Buying and importing wood packaging

By John Andrew Shawyer, director, Associated Pallets Ltd.

Transporting goods between different countries isn't always as simple as it may sound. Whether you are importing or exporting goods (for business or personal reasons), there is a strict set of regulations in place. You probably know when you travel on holiday, for example, you are not allowed to carry items such as meat or fruit to foreign destinations, in order to avoid the risk of cross-contamination. But did you know that if you are transporting, or buying, anything in wood packaging that you need to ensure it conforms to a set of international specifications?

Heat-Treating and Fumigation

The legislation is known as International Standards for Phytosanitary Measures 15 (or ISPM15). Essentially, it is a set of standards which must be applied to any wood that is thicker than 6mm and which is being shipped overseas. This means that any packaging, including crates and pallets, needs to be debarked and heat-treated with methyl bromide, which fumigates the wood. The whole purpose of the process is to prevent disease being spread between countries and insects being inadvertently transported – which could have a negative effect on ecosystems. Heat treated pallets and other packaging are much less likely to carry the risk of cross-contamination. The purpose of removing the bark from the wood before it is heat-treated is to make sure that insects cannot infest the wood before the lumber is manufactured.

A New System

New regulations introduced by the Commission on Phytosanitary Measures now allow for a new type of heat treating to be used, which is known as dielectric heating. This is a heat treatment using microwaves to get the wood to the right temperature (a minimum of 60°C for a minute). This temperature then needs to be sustained for half an hour for the treatment to be effective. Manufacturers need to be approved by the National Plant Protection Organisation in order to offer this treatment. This can prove a more convenient process for manufacturers, as the heating systems take up less room than the previous ones. The packaging is also less likely to become damaged using this method, as manufacturers don't need to handle or load the wood as much. It is also a quicker process than a traditional heated chamber and needs fewer staff to operate it, so it can bring a whole host of benefits to manufacturers in terms of being more cost-effective and convenient.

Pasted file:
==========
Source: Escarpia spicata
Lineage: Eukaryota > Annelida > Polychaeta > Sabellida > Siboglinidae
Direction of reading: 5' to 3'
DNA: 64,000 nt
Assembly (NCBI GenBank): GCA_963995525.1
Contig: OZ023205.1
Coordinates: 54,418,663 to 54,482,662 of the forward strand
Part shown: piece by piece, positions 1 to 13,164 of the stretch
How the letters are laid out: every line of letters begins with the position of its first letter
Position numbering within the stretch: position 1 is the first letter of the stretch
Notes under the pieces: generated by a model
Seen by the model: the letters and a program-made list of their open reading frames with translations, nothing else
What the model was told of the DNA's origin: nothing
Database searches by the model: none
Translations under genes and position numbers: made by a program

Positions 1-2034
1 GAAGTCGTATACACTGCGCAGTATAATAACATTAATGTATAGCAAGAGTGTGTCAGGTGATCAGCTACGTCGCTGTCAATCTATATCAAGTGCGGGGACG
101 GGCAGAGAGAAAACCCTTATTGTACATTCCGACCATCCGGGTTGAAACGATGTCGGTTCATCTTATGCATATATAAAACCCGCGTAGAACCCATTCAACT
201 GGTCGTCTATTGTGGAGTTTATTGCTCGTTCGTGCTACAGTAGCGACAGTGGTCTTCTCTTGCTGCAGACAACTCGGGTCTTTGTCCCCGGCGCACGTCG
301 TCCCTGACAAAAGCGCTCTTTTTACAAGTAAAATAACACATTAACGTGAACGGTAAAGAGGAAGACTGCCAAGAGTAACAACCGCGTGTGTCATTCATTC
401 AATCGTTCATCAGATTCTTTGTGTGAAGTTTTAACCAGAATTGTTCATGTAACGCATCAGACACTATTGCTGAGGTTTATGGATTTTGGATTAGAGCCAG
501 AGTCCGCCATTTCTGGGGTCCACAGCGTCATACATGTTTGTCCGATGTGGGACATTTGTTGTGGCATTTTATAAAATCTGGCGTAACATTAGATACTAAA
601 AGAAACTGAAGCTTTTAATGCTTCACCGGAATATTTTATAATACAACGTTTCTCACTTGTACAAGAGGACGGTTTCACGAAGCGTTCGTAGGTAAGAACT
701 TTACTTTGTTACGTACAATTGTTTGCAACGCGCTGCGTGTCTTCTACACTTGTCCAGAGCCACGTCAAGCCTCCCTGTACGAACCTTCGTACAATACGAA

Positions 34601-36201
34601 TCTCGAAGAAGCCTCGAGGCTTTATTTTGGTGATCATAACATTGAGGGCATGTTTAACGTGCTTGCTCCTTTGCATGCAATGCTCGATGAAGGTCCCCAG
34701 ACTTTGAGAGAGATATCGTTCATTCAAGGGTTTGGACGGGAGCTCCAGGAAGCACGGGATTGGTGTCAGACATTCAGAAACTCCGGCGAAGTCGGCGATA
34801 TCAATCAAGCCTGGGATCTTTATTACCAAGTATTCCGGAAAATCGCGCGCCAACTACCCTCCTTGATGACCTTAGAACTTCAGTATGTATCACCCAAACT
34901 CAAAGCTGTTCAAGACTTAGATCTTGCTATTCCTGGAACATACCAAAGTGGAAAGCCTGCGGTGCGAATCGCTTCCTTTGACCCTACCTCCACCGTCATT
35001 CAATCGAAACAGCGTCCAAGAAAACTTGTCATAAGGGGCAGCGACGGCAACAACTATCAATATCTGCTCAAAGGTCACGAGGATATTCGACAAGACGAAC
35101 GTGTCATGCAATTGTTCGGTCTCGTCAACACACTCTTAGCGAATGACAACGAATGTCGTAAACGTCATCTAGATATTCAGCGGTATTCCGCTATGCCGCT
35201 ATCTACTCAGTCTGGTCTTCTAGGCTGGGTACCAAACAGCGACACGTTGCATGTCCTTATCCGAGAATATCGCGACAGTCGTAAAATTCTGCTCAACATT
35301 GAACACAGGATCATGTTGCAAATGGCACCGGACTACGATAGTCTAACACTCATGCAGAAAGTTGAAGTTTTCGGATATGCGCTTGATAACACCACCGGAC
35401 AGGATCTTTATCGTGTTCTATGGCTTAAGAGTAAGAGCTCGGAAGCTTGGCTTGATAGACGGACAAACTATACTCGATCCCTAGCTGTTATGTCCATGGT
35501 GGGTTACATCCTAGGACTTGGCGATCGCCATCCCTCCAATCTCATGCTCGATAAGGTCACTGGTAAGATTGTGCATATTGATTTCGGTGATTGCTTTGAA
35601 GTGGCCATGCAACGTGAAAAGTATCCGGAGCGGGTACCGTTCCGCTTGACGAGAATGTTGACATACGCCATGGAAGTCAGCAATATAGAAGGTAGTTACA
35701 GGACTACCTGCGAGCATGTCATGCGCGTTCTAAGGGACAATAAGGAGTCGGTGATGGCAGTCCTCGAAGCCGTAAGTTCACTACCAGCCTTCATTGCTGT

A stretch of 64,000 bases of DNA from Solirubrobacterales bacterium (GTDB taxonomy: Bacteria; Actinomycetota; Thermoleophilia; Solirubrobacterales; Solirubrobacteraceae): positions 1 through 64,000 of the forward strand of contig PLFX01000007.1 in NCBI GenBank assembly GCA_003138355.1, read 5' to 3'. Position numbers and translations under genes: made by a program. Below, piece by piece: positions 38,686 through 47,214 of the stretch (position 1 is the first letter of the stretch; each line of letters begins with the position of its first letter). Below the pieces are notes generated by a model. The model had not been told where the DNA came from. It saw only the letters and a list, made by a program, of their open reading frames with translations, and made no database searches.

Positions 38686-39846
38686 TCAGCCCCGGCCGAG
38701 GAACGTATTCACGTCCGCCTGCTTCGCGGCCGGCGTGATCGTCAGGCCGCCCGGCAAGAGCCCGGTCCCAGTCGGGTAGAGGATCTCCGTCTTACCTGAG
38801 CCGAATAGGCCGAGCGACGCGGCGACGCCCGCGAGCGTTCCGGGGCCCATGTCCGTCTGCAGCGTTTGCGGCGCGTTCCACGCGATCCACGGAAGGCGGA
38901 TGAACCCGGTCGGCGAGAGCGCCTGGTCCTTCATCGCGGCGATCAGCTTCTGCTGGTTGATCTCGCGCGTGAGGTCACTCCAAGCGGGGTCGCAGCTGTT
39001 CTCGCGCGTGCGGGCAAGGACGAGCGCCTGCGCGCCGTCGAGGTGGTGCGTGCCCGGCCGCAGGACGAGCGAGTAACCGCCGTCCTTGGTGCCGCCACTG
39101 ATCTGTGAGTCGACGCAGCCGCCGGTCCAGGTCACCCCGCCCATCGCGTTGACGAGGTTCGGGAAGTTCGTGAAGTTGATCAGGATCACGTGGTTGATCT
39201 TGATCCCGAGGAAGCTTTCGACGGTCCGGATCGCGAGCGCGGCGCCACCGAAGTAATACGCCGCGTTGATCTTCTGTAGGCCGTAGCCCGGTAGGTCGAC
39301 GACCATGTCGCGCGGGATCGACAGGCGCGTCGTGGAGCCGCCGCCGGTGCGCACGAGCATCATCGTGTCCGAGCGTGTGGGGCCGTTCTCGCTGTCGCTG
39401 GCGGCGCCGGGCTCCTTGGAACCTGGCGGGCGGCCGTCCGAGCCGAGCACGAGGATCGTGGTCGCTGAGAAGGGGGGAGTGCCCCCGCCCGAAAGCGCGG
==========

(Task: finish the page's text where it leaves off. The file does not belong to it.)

Pallets and wooden packaging are among the best ways to transport goods overseas or between countries. Robust, sturdy and reusable, they can contain large amounts of goods, are easy to manoeuvre and stack conveniently due to their shape and size. As one of the most widely used types of transportation material, it is essential that all manufacturers, suppliers, importers and exporters conform to the international legislation surrounding wooden packaging, in order to contain disease and reduce the risk of insect infestation in foreign countries. The processes have been proven to work and provide a clear and coherent system for heat-treating and fumigating wood.

About the author

John Andrew Shawyer has been a director at Associated Pallets Ltd. since 1993. He specialises in all types of pallets and pallets distribution.

 

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